No jail for hitting nurse with crutch at Limerick hospital

David Hurley

Reporter:

David Hurley

University Hospital Limerick was one of the first hospitals in the country to detect the CPE bug, which is particularly resistant to antibiotics
A PATIENT who struck a nurse with a crutch while being treated at University Hospital Limerick received a suspended prison sentence as he is unable to carry out community service.

A PATIENT who struck a nurse with a crutch while being treated at University Hospital Limerick received a suspended prison sentence as he is unable to carry out community service.

Last September, Terence Coughlan, aged 48, of South Claughan Road, Garryowen, who uses a crutch to aid his walking, admitted assaulting the nurse during an incident on March 14 last.

Judge Denis McLoughlin was told the defendant was being treated by a triage nurse when he struck her in the face resulting in swelling over her eye.

In mitigation, solicitor John Devane said his client was a “decent man” who was “disorientated” at the time and did not mean to hit the nurse.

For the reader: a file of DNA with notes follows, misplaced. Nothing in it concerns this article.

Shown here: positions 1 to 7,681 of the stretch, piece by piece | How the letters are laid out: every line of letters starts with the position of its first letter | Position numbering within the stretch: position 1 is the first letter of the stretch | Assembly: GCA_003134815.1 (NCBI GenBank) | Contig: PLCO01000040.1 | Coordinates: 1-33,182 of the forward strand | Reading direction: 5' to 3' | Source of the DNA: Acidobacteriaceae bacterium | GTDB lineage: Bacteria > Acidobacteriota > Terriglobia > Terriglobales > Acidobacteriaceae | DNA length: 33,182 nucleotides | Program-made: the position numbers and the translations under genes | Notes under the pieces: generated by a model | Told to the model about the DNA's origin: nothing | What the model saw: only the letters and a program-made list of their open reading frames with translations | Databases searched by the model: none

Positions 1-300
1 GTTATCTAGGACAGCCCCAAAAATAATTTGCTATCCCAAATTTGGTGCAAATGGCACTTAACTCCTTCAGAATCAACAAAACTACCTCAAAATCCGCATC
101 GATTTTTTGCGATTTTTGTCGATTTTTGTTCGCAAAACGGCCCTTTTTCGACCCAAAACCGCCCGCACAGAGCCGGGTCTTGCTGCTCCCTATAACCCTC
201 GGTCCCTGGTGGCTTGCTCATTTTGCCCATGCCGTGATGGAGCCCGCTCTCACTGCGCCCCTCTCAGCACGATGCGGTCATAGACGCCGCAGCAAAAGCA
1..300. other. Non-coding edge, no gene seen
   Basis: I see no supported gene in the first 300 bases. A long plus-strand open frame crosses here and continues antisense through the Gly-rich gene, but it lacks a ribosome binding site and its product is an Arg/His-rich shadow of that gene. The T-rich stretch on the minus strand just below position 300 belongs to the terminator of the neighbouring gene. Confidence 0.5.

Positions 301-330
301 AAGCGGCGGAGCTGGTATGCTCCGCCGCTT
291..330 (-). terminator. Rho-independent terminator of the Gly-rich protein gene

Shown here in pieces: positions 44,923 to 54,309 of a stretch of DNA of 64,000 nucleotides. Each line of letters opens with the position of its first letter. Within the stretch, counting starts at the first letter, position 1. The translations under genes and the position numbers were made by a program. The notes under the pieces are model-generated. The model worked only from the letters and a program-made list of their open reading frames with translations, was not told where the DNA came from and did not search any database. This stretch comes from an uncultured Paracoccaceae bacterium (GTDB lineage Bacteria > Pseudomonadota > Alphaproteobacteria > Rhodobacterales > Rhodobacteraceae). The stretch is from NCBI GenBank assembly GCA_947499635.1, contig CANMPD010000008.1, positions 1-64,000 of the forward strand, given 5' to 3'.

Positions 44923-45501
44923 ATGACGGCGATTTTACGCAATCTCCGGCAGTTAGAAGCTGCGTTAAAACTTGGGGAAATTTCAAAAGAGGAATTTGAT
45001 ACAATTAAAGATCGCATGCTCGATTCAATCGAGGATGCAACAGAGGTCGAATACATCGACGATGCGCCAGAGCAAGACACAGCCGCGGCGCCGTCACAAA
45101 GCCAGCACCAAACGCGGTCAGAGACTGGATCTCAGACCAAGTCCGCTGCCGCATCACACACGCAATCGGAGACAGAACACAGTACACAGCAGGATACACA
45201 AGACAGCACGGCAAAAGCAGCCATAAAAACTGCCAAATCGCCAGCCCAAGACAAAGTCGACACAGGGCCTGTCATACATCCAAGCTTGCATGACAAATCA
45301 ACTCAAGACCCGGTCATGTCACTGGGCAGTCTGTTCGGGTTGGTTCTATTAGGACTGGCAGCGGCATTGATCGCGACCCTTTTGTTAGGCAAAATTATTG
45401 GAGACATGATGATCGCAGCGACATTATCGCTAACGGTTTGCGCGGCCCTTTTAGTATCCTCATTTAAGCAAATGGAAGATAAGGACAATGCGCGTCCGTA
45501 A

However, after hearing details of what happened, Judge Denis McLoughlin said he considered it to be a serious offence which merited some form of punishment.

“Nurses have a difficult enough job without people assaulting them during the course of their work,” the judge commented adding that “no excuse could be put before the court for hitting a nurse - none whatsoever”.

Noting that the defendant has no recorded convictions since 1998, he ordered that he engage with the Probation Services to facilitate the completion of a community service suitability report.

The judge indicated he was considering a sentence of 100 hours of community service in lieu of two months imprisonment.

During a review of the case, Judge Eugene O’Kelly noted that in a report, the Probation Service had deemed the defendant was not a suitable candidate for community service due to his ill health.

Imposing sentence he said he viewed such behaviour as unacceptable.

“I want him to realise that ordinarily the court would take a very severe approach,” he said.

However, he accepted submissions from Mr Devane that his client had co-operated with the Probation Service and was anxious to give some form of restorative justice but was not capable of doing so.

In the circumstances, the judge said he would not impose an immediate prison sentence.

He sentenced Mr Coughlan to two months imprisonment, suspending the sentence for nine months on condition he stays out of trouble during that time.